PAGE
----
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The importance of employability skills


Qualifications are fine, but most employers are now looking for a more human touch…

You might have a degree, perhaps a technical qualification and a bit of work experience on your CV but have you promoted your soft skills? Do you even know what they are?

Soft skills – sometimes known as “employability skills” – are becoming increasingly important to graduate recruiters sifting through the CVs of a growing pool of similar looking applicants, according to experts.

While hard skills refer to things such as academic qualifications, soft skills include communication ability, teamwork, time management, problem solving and attitude to work.

A recent reports show that the long-term shift from production to a service-driven economy has made soft skills increasingly important for people seeking their first job. Findings from the Chartered Institute of Personnel and Development (CIPD) back this up. Of more than 1,000 HR professionals surveyed, the vast majority said that, aside from an increased need for more workers, better employability skills would be more likely to encourage them to hire young people than financial incentives, such as those from the government.

The good news is that, while many soft skills are inherent, others can be learned. “You can train yourself just as you can in hard skills,” “If you are shy, for example, there are courses on communication skills that can not only teach you some soft skills but help you demonstrate to employers self-awareness and initiative simply by the fact you have signed up.”
My personal belief is that the best way of demonstrating such skills is to get some work experience. “It is in every young person’s interest to try and gain experience that exposes them to the workplace”.

“Our research suggests that the main benefit is that it helps them to develop soft skills.”

Recruitment experts agree that graduates applying for jobs can start to highlight their soft skills as early as the CV stage.

Soft skills don’t need to be listed under a separate heading on a CV – but need to be demonstrated through examples. It’s not good enough to say you are a good communicator, you need to say why.

During university recruitment fairs I speak to a lot of graduates who struggle to think of what to put on their CV.

“Soft skills are what make your personal brand but you need to think about them. Instead of thinking, for example, ‘I have only worked at McDonald’s’, think ‘What did working at McDonald’s teach me?’”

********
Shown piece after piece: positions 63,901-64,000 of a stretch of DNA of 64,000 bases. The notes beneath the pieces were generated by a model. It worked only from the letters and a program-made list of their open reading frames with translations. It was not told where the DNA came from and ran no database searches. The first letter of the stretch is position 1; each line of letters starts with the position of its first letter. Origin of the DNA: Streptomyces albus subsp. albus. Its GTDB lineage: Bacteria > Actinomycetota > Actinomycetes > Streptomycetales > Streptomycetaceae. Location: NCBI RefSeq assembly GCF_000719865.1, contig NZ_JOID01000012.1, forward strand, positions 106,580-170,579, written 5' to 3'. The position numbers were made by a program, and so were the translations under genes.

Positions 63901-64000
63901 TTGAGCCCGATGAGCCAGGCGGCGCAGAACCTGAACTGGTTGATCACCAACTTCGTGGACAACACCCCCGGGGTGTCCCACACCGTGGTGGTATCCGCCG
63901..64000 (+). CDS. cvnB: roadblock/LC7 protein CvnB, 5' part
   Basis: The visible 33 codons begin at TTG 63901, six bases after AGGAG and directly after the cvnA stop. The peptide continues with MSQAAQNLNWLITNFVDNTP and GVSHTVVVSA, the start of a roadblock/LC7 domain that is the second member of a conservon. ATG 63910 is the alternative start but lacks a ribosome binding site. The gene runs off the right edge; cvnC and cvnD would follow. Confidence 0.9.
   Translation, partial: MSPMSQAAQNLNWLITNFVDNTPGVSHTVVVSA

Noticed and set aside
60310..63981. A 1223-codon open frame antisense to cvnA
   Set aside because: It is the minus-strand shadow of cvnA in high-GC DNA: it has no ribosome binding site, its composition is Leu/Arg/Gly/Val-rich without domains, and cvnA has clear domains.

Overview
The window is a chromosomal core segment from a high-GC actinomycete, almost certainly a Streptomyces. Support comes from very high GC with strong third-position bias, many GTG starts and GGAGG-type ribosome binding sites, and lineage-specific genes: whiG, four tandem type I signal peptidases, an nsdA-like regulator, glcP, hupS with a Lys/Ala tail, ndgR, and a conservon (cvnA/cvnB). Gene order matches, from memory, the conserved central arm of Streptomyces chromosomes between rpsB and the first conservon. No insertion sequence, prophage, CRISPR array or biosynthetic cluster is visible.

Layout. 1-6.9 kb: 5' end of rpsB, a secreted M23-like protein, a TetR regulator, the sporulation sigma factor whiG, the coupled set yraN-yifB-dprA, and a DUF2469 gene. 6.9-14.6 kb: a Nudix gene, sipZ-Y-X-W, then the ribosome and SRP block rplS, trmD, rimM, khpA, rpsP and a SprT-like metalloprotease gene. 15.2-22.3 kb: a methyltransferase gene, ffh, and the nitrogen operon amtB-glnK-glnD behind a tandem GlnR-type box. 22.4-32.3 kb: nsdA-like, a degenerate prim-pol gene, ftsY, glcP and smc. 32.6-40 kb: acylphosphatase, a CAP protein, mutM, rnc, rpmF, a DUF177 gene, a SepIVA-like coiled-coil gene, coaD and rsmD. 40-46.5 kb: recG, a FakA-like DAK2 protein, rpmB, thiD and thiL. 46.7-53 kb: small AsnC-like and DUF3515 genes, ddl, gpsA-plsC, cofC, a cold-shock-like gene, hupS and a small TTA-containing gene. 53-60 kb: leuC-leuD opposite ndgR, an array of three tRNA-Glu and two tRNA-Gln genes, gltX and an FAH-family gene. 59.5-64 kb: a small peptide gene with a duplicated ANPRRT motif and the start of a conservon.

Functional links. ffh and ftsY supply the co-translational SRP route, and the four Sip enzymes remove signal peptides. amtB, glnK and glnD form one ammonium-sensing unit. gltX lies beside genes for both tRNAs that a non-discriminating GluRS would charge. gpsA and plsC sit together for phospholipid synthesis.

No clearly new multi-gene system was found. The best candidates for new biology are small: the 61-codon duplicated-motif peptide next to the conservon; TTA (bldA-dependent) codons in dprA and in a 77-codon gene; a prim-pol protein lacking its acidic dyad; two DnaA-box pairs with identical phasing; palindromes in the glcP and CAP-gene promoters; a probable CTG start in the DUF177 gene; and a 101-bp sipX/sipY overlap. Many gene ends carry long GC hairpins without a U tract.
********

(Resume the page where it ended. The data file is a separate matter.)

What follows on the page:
Graduate careers fairs:
Recruiters are looking for the students who stand out

Graduates must take employment fairs seriously and work to project a good first impression.

You never get a second chance to make a first impression, or so the saying goes, and when it comes to meeting employers these words certainly ring true. At a careers fair, you will meet many employers over a short period of time and it’s therefore vital to ensure that the image you project is the one you want them to see.

“Attending careers fairs works well for us because we can see straightaway the shining star in the group,” says many recruiters. “From the beginning, we are walking through the crowds looking for those people who stand out, so graduates should work hard to impress us as soon as they walk in.

“We are hoping to find people to fill management-in-training roles, so we are looking for very friendly, outgoing, and intelligent graduates, who are interested in adventure, working hard and playing hard. We find that meeting them in the flesh is better than looking at a CV.”

Of course, each industry sector will be coveting different qualities in prospective candidates. Whereas one might be concentrating on presentation and leadership skills through observing graduates’ behaviour away from the stands, another might be prioritising organisational skills and be considering how much background information you have acquired about their company.

One thing most employers agree on is that it’s important to take the fair seriously if you want to progress.
“Treat the recruitment fair as if you had your own business and imagine what kind of people you would look for,” says Mr Mamashela, director of Mamashela Consulting and Projects.

“For us, if a graduate comes across as someone who is dressed in a suit, who is there at the beginning of the day and arrives prepared with their CV, then it’s very positive.

“If they are wearing jeans and rushing around different stands at 4pm with a hastily prepared CV,” he warns, “you can tell they would treat your business in a similar way if you gave them an opportunity.”

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